Series: Mesquite Springs #1
Published by Revell Books on March 3, 2020
Source: the publisher
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Ten years after her parents were killed, Evelyn Radcliffe is once more homeless. The orphanage that was her refuge and later her workplace has burned to the ground, and only she and a young orphan girl have escaped. Convinced this must be related to her parents' murders, Evelyn flees with the girl to Mesquite Springs in the Texas Hill Country and finds refuge in the home of Wyatt Clark, a talented horse rancher whose plans don't include a family of his own.
At first, Evelyn is a distraction. But when it becomes clear that trouble has followed her to Mesquite Springs, she becomes a full-blown disruption. Can Wyatt keep her safe from the man who wants her dead? And will his own plans become collateral damage?
Suspenseful and sweetly romantic, Out of the Embers is the first in a new series that invites you to the Texas Hill Country in the 1850s, when the West was wild, the men were noble, and the women were strong.
I received this book for free from the publisher in exchange for an honest review. This does not affect my opinion of the book or the content of my review.
I flew through Out of the Embers by Amanda Cabot today while staying inside for social distancing during the coronavirus pandemic. This is the perfect story to read at a time like this because it is heartwarming and stress-free, and the characters are so likable. I felt like I could visualize everything in my head just like a movie, which made the experience even better.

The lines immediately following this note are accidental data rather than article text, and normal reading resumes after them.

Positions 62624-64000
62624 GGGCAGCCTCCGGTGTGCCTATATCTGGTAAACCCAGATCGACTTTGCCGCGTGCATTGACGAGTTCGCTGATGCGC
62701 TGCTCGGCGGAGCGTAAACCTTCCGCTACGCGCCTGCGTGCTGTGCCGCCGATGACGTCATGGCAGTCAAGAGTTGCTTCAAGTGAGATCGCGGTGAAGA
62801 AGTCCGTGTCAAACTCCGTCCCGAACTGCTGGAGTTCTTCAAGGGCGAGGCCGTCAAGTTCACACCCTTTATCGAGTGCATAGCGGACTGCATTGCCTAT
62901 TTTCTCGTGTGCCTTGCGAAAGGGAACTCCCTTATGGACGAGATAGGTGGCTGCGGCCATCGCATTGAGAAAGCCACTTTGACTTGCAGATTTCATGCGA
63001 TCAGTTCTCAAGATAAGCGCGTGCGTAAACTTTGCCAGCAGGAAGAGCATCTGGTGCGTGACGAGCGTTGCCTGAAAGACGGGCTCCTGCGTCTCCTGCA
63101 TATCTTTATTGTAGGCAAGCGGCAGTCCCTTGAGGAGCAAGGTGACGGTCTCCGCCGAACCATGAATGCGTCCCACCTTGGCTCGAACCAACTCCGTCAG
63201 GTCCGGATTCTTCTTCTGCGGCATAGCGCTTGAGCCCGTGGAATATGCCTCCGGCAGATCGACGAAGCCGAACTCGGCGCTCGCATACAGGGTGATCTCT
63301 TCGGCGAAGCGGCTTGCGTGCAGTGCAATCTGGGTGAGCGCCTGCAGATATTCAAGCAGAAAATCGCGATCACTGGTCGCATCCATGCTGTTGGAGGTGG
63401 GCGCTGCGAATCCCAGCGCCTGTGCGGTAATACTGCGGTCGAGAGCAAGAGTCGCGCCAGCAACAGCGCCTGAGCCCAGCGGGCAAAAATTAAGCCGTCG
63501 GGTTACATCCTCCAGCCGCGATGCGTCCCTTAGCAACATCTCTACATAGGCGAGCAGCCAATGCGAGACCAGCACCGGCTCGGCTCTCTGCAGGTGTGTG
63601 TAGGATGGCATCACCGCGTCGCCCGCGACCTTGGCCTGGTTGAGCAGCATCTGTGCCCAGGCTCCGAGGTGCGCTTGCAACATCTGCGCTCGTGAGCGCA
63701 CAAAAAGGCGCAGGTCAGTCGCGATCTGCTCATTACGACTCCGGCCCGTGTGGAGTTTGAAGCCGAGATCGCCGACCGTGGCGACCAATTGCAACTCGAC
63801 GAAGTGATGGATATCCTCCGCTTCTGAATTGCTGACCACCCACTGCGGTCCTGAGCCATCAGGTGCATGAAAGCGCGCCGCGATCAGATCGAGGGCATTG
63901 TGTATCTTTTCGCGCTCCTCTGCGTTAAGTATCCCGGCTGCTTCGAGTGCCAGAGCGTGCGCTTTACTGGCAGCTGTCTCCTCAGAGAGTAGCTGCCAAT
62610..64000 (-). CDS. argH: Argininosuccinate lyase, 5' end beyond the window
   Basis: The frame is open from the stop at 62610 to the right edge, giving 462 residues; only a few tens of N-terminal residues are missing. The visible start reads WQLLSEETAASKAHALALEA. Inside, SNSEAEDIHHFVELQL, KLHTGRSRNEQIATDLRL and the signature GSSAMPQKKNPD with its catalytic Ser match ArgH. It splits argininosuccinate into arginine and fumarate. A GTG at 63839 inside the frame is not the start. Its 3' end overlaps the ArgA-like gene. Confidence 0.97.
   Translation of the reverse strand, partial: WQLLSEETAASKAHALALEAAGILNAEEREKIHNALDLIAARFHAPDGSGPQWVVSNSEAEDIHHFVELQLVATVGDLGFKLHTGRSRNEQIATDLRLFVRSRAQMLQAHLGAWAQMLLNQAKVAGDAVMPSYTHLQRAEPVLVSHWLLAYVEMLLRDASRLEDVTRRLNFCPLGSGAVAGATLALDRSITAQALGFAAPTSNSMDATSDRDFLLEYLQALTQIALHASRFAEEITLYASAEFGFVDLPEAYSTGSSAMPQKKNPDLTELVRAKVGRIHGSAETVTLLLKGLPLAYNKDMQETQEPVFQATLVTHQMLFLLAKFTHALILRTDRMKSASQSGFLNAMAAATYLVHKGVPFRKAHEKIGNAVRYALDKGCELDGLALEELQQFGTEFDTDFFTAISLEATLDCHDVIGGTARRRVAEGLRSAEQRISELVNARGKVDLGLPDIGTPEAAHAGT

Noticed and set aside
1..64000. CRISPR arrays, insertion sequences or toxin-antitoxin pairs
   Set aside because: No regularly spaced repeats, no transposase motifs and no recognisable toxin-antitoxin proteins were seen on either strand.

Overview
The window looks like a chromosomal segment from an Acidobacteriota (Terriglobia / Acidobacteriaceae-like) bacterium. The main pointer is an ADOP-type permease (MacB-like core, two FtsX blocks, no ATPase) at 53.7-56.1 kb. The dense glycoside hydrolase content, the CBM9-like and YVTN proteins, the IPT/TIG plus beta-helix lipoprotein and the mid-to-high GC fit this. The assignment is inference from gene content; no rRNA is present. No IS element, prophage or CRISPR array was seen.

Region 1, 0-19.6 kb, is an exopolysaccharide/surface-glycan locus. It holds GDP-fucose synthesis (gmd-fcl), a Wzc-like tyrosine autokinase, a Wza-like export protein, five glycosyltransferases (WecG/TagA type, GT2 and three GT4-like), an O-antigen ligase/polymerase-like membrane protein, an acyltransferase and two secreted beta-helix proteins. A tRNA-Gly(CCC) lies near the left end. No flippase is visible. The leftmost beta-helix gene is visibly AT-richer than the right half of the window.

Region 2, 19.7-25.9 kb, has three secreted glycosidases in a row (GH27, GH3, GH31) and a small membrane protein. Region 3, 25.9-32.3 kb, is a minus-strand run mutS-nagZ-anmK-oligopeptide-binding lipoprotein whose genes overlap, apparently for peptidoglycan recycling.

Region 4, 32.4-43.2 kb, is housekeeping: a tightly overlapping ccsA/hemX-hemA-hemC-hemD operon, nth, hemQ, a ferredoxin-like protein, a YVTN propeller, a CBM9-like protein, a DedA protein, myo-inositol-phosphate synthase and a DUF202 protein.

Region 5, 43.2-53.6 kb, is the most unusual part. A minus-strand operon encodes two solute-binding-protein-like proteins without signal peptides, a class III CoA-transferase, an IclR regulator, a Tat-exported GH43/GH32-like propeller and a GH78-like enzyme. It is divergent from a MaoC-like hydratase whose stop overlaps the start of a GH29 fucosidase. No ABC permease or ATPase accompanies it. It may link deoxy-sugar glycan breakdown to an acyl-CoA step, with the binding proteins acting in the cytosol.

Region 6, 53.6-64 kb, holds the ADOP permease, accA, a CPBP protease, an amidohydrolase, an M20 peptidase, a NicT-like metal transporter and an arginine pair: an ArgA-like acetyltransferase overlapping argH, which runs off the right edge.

The story takes place in 1850’s Texas in the Hill Country. Wyatt runs a horse ranch and lives there with his mother and sister. Evelyn is new to town after fleeing her old town when her home (the orphanage) burns to the ground. Evelyn brings with her a young girl named Polly who also lived at the orphanage and has lost both of her parents.
I love the way Wyatt’s mother Isolde and sister Dorothy take the girls right into their home. They feed them, they help them get some new clothes, and they don’t treat them as if they’re sad or pitiful. In fact, they allow Evelyn to show her thanks by taking over the cooking duties at the ranch, so Evelyn doesn’t feel quite so indebted to them. They all grow close and feel like family, and this is something that I felt leaping off of the pages.
Wyatt is great. He’s a leader on the ranch, shouldering the majority of the responsibility for taking care of his family. He’s also courteous and kind, and he treats both Evelyn and young Polly well. Even though there are eventually multiple people that have their eyes on Evelyn for courting and marriage, he is a gentleman throughout the process. The relationship between Evelyn and Wyatt grows from a friendship into a sweet romance.
I loved that even though this is very much an 1850’s-story, the female characters were not doormats. The women were esteemed in this town. They had responsibilities and jobs, and they were respected for their opinions and feelings. So this really feels very forward in terms of the social norms of the time without being so progressive that it didn’t ring true. I suspect that we’ll see even more of this as the series continues, as the next book features Wyatt’s sister Dorothy, who dreams of being a writer.
There is a thread of mystery and suspense in here, but not so much that it made my pulse pound. There are mysteries involving two of the secondary characters and I like the way everything worked out with their big reveals.
I loved the story, I loved the setting, and I can’t wait to hear more from Mesquite Springs, TX whenever I can get my hands on the next book.